I am a writer. It has taken me years to speak those words, and even then I tended to mumble my way through them when anyone asked what I did. I am a writer. A while back I quit a job and pursued my dream of writing full-time, but still it took me years to adopt that as part of my identity. Now, just as that label has started to feel comfortable and true, life and relationship are changing my priorities. I am a writer. I don’t know if that mantra fits me anymore. What do we do when marriage reorders our dreams and shifts our goals?
When I wrote last week about our first anniversary, I mentioned that two of the great stresses in our first year together have been new jobs for both of us. The difficulty of my transition has had less to do with adjusting to a new position and more about letting go of my old one: writing fiction. I left a great full-time job in Los Angeles in 2012 to spend a season of life as a full-time writer. I co-wrote a few screenplays, mostly silly comedies that still make me laugh out loud even if no one else will ever get the chance to laugh at them on-screen. When my writing partner became pregnant and took time off for family, it afforded me the space to work on my own project, a series of fantasy novels that take place in 1930s Hollywood. I released two of the books in 2015 and have been finishing the next two, which were supposed to be released in early spring but are still languishing in the final editing stages. Life has a way of getting in the way.
Writing has been everything I ever hoped it would be: productive, challenging, rewarding, maddening, empowering. It has been exactly the career I’ve wanted except for one crucial element — it has not been especially profitable. I saved up going into the endeavor, knowing that it takes years to build an audience and gain traction. But that traction has not been as forthcoming as I’d hoped, and last year it became clear that my career of writing fiction full-time may last for a season rather than for a lifetime.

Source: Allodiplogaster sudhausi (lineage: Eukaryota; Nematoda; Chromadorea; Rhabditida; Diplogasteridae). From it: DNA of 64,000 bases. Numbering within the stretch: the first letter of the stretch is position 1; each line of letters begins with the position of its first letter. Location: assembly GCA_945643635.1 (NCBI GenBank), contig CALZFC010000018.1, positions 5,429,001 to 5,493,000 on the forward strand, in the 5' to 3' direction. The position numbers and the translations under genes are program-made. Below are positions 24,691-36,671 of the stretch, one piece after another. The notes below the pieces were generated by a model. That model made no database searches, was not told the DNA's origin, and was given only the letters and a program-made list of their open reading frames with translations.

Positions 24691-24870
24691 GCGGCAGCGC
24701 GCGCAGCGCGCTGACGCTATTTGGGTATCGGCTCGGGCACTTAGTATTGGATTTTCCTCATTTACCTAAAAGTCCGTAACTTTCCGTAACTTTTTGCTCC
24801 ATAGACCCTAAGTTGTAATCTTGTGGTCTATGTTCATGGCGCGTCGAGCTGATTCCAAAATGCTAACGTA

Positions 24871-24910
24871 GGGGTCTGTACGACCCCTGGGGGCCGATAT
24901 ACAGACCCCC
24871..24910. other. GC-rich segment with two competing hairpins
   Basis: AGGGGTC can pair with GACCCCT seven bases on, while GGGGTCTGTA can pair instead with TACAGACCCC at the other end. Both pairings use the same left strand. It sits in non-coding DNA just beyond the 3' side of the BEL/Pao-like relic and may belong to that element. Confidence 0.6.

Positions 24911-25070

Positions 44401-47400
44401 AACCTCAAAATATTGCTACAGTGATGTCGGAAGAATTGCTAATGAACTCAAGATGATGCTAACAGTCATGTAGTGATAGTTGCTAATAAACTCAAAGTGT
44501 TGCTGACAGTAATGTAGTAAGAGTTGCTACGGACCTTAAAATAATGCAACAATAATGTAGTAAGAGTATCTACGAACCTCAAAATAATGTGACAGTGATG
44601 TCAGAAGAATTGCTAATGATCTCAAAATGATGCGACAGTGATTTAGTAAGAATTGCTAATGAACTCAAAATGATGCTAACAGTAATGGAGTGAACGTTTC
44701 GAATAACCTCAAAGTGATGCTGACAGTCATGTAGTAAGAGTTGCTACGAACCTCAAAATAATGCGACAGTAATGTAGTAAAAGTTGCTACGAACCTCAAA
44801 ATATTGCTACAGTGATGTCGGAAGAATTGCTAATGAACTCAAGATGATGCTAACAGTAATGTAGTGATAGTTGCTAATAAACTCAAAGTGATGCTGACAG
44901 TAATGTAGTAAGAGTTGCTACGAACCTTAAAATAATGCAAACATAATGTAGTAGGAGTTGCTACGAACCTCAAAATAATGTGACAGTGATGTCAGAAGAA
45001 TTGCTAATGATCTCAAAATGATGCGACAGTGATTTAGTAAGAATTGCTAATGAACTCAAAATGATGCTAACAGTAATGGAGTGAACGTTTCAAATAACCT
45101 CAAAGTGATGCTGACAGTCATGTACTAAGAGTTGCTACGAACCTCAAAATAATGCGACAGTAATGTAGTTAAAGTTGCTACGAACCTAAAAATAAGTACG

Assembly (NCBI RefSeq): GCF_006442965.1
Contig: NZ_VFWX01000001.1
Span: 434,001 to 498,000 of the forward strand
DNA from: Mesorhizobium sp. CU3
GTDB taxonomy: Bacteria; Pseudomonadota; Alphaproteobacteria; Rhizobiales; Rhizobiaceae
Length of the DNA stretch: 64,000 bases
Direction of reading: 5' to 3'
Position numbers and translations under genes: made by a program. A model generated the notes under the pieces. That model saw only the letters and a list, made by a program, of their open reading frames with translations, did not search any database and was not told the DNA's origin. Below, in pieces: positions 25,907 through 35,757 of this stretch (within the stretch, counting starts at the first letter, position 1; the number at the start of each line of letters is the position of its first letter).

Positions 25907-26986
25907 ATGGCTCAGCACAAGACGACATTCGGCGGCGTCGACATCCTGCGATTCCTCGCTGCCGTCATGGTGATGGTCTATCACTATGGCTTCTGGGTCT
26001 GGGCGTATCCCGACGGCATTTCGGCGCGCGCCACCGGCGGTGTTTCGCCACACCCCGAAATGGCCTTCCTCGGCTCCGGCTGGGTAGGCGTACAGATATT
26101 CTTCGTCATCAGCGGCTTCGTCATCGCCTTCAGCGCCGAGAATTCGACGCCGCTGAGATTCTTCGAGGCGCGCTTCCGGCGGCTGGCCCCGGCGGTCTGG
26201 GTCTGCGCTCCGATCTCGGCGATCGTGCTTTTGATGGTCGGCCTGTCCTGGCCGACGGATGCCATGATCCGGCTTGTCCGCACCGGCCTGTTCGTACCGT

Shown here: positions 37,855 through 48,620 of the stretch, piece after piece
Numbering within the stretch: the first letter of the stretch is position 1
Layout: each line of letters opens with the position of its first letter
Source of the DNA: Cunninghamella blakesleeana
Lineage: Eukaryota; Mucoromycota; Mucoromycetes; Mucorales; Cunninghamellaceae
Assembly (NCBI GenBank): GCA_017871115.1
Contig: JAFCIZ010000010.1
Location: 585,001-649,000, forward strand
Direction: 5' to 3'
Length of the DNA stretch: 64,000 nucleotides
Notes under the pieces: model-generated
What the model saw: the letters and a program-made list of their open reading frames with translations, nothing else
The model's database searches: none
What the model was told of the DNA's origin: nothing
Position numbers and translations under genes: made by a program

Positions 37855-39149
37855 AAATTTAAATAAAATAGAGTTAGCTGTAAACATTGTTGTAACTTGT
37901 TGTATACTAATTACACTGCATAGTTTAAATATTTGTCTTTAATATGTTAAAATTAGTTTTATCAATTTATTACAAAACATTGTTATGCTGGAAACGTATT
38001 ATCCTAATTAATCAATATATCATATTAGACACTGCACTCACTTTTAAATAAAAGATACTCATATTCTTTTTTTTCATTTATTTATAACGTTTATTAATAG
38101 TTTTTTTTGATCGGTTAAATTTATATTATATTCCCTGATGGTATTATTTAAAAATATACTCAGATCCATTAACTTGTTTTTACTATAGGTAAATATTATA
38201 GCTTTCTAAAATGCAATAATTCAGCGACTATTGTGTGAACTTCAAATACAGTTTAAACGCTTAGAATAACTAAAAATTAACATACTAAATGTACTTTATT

Enter marriage. It has a way of sending priorities topsy-turvy. Constantino has been nothing but supportive of my writing; he’s been my biggest fan. When I told him I thought it was time for me to go back to work, he seemed as reluctant about the change as I was. We have a fantastical dream of our own that allows me to continue writing my books. In this dream, Constantino works full time, and I write part time while I homeschool our (not-yet-existent) children. It’s a nice dream, but it’s not practical. To have children we need more space; to have space we need more money; to have more money I need a better-paying job. And that leads us to where we are today.
It’s not easy when two dreams compete for our time and attention. Before marriage, nothing competed with my goal of being a full-time writer. My schedule, my finances, and my social life were all ordered around it. Marriage hasn’t quashed that dream, but it has demoted it. Now, having a home in which we can potentially raise children is the guiding dream, and everything else falls secondary to that. Neither of us has bemoaned this reordering of priorities — it feels as if a larger, more significant dream has blossomed between us, and we’re both excited about what the future holds. Although we’re not yet prepared to buy a home, we have fun poking around online and imagining the possibilities.
And yet, something in me aches. The thing I’ve loved so dearly now sits in the corner and collects dust. My writing is like the family dog that gets neglected after a new baby is born. It was once the center of my attention, and now it’s the afterthought. The few minutes I throw into my writing two or three times a week is a halfhearted attempt to pretend that it still is a priority. I usually end these sessions feeling worse, like an absentee father who takes his kid out for ice cream once a month and calls it a relationship.
This weekend I had some time alone to process what I was feeling, and it felt like grief. When Constantino read a first draft of this blog post, we both broke into tears and spent the next few minutes blubbering on the couch. My dream became his dream too. But for one dream to grow, sometimes another must pass. We’ve planted the seed of our new dream, and it will be beautiful. But right now I’m still sitting by the sickbed of my old dream, watching it suffer. I haven’t given up hope; I will comfort it and hold its hand, hoping to resuscitate it some day.
And yet, as I try to speak my mantra, the words get jumbled and they come out differently: Am I a writer? For a time I was. I hope I still am.
David Khalaf is a fiction writer living in Portland.